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Tariff Waivers Let U.S. Government Pick Winners And Losers

Jerry Castillo prepares a steel pipe at the Borusan Mannesmann Pipe manufacturing facility Tuesday, June 5, 2018, in Baytown, Texas. The company is seeking a waiver from the steel tariff to import tubing and casing.
David J. Phillip
Jerry Castillo prepares a steel pipe at the Borusan Mannesmann Pipe manufacturing facility Tuesday, June 5, 2018, in Baytown, Texas. The company is seeking a waiver from the steel tariff to import tubing and casing.

The Trump administration is preparing to add tariffs — or taxes — on virtually everything the U.S. buys from China. But the president offered reassurance that in some cases, waivers will be granted, so Chinese goods can be imported tax-free.

The administration has offered similar waivers from its steel and aluminum tariffs, putting the Commerce Department in the awkward position of literally picking winners and losers.

Rep. Jackie Walorski, R-Ind., called the process, "a master class in government inefficiency." Her district includes big steel and aluminum users, including RV manufacturers.

The administration has received more than 80,000 requests for relief from the steel and aluminum tariffs imposed last year. As of last week, more than 55% were still awaiting a decision.

"It is a nightmare, like dealing with a lawyer and the IRS at the same time," said Paul Everett, vice president of purchasing at Omega Steel.

The St. Louis company sells heavy-walled steel pipe, mostly to the oil and gas industry. Everett says there are only a handful of mills around the world that produce that kind of pipe, so Omega has asked the Commerce Department for tariff waivers for numerous specialty products.

"We filed approximately 300 exclusions," Everett said. "And we've got, I think, 19 accepted."

Most of the company's applications for tariff relief are either still in limbo or were rejected, usually because an American steel company said it could provide the same steel, duty-free.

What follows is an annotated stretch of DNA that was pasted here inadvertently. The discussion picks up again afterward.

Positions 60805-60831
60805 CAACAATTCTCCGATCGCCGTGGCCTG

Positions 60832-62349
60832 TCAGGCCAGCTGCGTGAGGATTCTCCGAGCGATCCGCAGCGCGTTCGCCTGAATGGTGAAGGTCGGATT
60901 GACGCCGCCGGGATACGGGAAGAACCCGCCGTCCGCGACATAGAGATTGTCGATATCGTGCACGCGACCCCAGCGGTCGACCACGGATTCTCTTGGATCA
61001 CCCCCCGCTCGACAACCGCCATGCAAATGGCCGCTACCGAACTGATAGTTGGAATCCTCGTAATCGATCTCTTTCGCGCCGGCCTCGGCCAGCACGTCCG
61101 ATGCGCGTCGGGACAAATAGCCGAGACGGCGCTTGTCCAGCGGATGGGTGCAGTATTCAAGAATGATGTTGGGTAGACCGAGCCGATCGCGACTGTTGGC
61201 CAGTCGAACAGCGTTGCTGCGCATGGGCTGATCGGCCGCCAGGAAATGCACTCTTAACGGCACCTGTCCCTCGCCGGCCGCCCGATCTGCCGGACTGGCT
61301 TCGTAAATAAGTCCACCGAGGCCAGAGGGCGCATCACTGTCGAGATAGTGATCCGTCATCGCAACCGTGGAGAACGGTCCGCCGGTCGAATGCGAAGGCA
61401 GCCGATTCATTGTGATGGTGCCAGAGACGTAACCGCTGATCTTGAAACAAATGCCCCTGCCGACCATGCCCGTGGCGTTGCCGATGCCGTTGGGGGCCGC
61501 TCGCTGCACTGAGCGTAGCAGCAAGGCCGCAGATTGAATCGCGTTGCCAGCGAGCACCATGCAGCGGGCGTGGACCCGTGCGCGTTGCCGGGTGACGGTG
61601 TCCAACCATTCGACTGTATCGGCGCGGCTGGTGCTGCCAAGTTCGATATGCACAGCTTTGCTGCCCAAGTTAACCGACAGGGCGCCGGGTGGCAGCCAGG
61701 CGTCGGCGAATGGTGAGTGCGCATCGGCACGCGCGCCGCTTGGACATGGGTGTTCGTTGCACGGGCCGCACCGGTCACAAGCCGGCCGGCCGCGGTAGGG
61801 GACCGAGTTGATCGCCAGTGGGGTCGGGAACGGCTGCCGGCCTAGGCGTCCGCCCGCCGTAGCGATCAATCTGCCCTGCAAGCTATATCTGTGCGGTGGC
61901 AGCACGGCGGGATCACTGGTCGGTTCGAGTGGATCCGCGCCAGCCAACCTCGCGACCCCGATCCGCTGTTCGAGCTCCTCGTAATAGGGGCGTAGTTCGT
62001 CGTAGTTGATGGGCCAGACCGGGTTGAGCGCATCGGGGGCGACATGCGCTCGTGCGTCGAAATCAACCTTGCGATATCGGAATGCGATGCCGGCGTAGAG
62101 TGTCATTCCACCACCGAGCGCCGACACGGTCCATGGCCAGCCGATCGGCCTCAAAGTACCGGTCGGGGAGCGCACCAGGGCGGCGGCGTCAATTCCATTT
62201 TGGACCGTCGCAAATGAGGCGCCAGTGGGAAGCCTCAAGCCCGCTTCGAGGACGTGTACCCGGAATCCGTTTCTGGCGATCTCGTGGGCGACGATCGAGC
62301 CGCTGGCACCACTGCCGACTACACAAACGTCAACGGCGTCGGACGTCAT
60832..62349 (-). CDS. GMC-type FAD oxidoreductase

"The good news from the steel producers' perspective is the tariffs, so far, are working," said Scott Paul, who represents U.S. steelmakers and steelworkers as president of the Alliance for American Manufacturing.

He points to data from the American Iron and Steel Institute showing steel imports fell 35% after the tariffs took effect last year. U.S. mills are now operating at more than 80% capacity for the first time in over a decade.

"There have been about 12,000 jobs added in steel and aluminum since the tariffs were first announced, and you've seen more product lines come on line," Paul said.

Domestic steelmakers are only supposed to object to an application for a tariff waiver if they can supply the same steel within eight weeks. But Rep. Walorski points to steelmakers who've filed objections while quoting delivery dates of up to 21 weeks. And Everett complains that U.S. mills have promised products they can't deliver at all.

"Some of the mills just can't produce the sizes they say that they can, and have not ever produced those sizes," Everett said. "Unfortunately, nobody's really checking the mills to make sure they're capable of producing the product."

American steelmakers have successfully blocked thousands of waiver applications, with more than half the objections coming from just a handful of big steel producers. Trade economist Christine McDaniel of the Mercatus Center at George Mason University says U.S. Steel, Nucor and AK Steel have each raised objections to duty-free imports totaling far more steel than they actually produce.

"They have a very good batting average," she said. "Because when they object to something, it either gets denied or it just goes into the pending pile."

Since the government has granted only a few of Omega Steel's requests for tariff waivers, the company has had no choice but to keep paying the 25% tariff. Some steel importers absorb that extra cost. But Everett said Omega largely passes the bill along to its oil and gas customers.

"Nobody wants to pay the additional 25%," he said. "The only people that have that kind of money are in the oil and gas business. And it's really a pass-through for them because you're paying for it at the pump."

That consumer tab is likely to increase, as new and increased tariffs on Chinese imports take effect.

Copyright 2021 NPR. To see more, visit https://www.npr.org.

Scott Horsley is NPR's Chief Economics Correspondent. He reports on ups and downs in the national economy as well as fault lines between booming and busting communities.